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1495 Peripheral Blood Monoclonal B-Cell and/or Plasma Cell Detection By Flow Cytometry in Screening and Monitoring EBV-Positive Post-Transplant Lymphoproliferative Disorders

Program: Oral and Poster Abstracts
Session: 723. Clinical Allogeneic and Autologous Transplantation: Late Complications and Approaches to Disease Recurrence: Poster I
Hematology Disease Topics & Pathways:
Technology and Procedures, Clinically relevant, flow cytometry
Saturday, December 5, 2020, 7:00 AM-3:30 PM

Xueying Wu1*, Hui Wang, MD2*, Aixian Wang3*, Xingyu Cao4*, Meiwei Gong3*, Junyi Zhen3*, Man Chen3*, Qing Du3* and Peihua Lu, MD5

1Pathology & Laboratory Medicine Division, Hebei Yanda Ludaopei Hospital, Langfang, China
2Pathology & Laboratory Medicine Division, Hebei Yanda Lu Daopei Hospital, Beijing, Beijing, China
3Pathology & Laboratory Medicine Division, Hebei Yanda Ludaopei hospital, Langfang, China
4Bone Marrow Transplant Department, Hebei Yanda Lu Daopei Hospital, Langfang, China
5Hebei Yanda Lu Daopei Hospital, Langfang, China

Background Post-transplant lymphoproliferative disorder (PTLD) is a serious complication that can occur following an allogenic hematopoietic stem cell transplant (allo-HSCT). PTLD occurs in approximately 0.8% to 20% of patients following an allo-HSCT and is associated with Epstein–Barr virus (EBV) infection in about 60% to 80% of patients. EBV positive (EBV+) PTLD generally arises early, several months following transplantation. The routine methods to diagnose EBV+ PTLD are clinical symptoms, EBV copy number, imageological examination, and pathological diagnosis, of which pathological diagnosis is the gold standard. Yet obtaining a biopsy is not possible with some patients and is not applicable for post-therapy monitoring. Therefore, there is an urgent need to find a simple, highly efficient, feasible, sensitive, and specific diagnostic and monitoring tool. Flow cytometry (FCM) has been established as a highly cost-effective method to diagnose lymphoma over the past several decades, and particularly for screening monoclonal B and/or plasma cells (MC B/P). Several recent publications as well as our own published and unpublished data have found that MC B/P are present in the peripheral blood of most PTLD patients. To this end, FCM detection of MC B/P in PB is a promising screening and monitoring method for EBV(+) PTLD. Objective To investigate the effectiveness of detecting MC B/P in PB by FCM for EBV+ PTLD screening and monitoring. Methods A total of 1470 patients received allo-HSCT at the Hebei Yanda Ludaopei Hospital, China from January 2018 through December 2019. We conducted a retrospective study of 481 patients with fever and lymphadenopathy following allo-HSCT. Patient PB was extracted for FCM MC B/P analysis. Plasma EBV viral loads were detected by PCR. The median fellow-up time was 6 months (range: 2 days to 21 months). The relationships of PB MC B/P, EBV load and clinical EBV-associated PTLD symptoms were investigated. Results: MC B/Ps were detected in the PB of 47 patients, of which 29 cases had monoclonal B cells, 14 cases had detectable co-existence of monoclonal B cells and monoclonal plasma cells, and 4 cases had detectable monoclonal plasma cells. The median time to PTLD onset following allo-HSCT was 70 days (range: 33 days to 491 days). The median percentage of monoclonal B cells was 0.43% (range: 0.1% to 23.41%. The median percentage of monoclonal plasma cells was 0.25%). Forty of 47 patients (85.1%) were finally diagnosed with PTLD using clinical comprehensive examination of symptoms. The incidence of clinical EBV+ PTLD was 2.9% (44 of 1470 cases). By FCM, MC B/Ps were observed in the PB of 91% of the patients (40 of 44 cases). No MC B/Ps were found in the PB of 4 patients. MC B/P detection in PB by FCM screening could effectively predict the incidence of EBV+ PTLD with a sensitivity of 90.91% and specificity of 98.40%. The positive predictive value was 85.17% and the negative predictive value was 99.08%. There was no significant correlation between EBV viral copy number and percentage of MC B/P. The median fellow-up time was 6 months (range: 2 days to 21 months) for all patients. The therapeutic response rate was 87.5% (35 of 40 patients) for MC B/P positive EBV+ PTLD patients. In those patients with a therapeutic response, clinical symptoms improved, lymph nodes significantly shrank, EBV viral loads decreased, MC B/Ps decreased or vanished, and CD20+ cell proportion decreased or vanished. Among the 7 patients who had MC B/Ps in PB but were not diagnosed with PTLD , their clinical symptoms recovered after treatment with immunosuppressive therapy. Conclusion By detecting PB MC B/Ps using FCM, we can successfully screen for EBV+ PTLD and monitor patient therapeutic responses in most cases. FCM to detect MC B/Ps in PB is a new, promising method for the diagnosis and monitoring of EBV+ PTLD. Compared to a biopsy, this appears to be a more simple, easier and more applicable tool to diagnose and monitor EBV+ PTLD.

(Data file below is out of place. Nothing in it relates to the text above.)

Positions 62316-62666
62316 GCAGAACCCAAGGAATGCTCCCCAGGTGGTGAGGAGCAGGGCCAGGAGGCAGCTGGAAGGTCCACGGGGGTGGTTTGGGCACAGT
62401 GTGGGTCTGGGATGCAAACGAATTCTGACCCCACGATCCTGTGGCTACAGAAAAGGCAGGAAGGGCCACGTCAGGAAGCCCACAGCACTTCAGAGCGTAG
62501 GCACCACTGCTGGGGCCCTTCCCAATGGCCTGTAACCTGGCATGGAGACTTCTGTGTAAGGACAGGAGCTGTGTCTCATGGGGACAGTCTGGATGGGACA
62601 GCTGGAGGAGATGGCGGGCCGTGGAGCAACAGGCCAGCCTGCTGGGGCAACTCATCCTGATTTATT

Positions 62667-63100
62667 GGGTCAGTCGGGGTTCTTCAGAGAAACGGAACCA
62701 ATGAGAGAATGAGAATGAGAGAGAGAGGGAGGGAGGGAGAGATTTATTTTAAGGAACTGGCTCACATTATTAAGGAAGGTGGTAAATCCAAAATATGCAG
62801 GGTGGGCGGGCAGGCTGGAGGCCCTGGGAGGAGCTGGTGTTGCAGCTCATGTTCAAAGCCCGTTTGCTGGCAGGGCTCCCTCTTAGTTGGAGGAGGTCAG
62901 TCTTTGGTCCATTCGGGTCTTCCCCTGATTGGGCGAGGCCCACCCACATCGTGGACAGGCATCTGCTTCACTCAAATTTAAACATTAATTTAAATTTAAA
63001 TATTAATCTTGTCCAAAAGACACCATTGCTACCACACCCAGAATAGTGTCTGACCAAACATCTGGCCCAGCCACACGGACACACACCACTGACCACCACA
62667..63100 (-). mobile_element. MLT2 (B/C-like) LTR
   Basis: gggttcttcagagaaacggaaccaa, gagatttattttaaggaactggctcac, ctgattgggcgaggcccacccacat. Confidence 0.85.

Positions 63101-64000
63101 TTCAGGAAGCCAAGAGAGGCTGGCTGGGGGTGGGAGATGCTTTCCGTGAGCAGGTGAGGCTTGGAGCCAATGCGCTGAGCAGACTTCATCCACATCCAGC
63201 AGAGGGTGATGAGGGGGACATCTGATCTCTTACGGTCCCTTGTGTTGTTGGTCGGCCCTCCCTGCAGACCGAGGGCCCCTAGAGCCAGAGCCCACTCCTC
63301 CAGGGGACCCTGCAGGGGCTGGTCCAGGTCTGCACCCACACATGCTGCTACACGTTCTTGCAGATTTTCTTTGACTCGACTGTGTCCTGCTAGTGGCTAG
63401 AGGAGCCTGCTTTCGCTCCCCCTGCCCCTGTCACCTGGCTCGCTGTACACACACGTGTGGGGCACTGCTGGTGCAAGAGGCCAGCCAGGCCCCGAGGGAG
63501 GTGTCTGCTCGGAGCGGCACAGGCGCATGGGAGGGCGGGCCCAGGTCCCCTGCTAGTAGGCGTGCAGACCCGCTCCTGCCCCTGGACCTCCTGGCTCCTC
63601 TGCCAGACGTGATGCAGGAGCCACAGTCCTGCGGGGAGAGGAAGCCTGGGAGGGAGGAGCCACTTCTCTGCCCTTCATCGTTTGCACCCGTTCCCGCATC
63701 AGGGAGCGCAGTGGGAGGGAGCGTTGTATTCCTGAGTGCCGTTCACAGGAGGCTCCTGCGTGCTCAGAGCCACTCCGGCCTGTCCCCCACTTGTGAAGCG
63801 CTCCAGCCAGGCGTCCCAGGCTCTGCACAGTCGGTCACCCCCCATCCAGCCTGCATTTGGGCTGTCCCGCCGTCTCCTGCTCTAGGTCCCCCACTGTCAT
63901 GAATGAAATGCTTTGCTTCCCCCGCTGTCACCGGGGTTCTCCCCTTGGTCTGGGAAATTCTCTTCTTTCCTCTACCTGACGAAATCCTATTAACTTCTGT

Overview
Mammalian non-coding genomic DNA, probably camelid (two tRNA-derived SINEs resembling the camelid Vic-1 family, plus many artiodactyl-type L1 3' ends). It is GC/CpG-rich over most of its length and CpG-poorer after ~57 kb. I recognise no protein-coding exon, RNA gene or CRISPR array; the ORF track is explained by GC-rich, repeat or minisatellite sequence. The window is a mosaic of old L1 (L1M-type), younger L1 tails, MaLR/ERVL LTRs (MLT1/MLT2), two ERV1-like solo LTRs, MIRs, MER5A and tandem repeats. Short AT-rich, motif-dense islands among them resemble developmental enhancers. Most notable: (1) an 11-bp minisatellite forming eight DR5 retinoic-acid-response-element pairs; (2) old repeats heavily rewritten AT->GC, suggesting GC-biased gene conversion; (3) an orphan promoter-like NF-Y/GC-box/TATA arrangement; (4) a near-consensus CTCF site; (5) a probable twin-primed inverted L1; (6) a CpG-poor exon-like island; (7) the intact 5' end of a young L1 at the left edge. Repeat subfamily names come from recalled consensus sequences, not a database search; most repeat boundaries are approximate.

Disclosures: No relevant conflicts of interest to declare.

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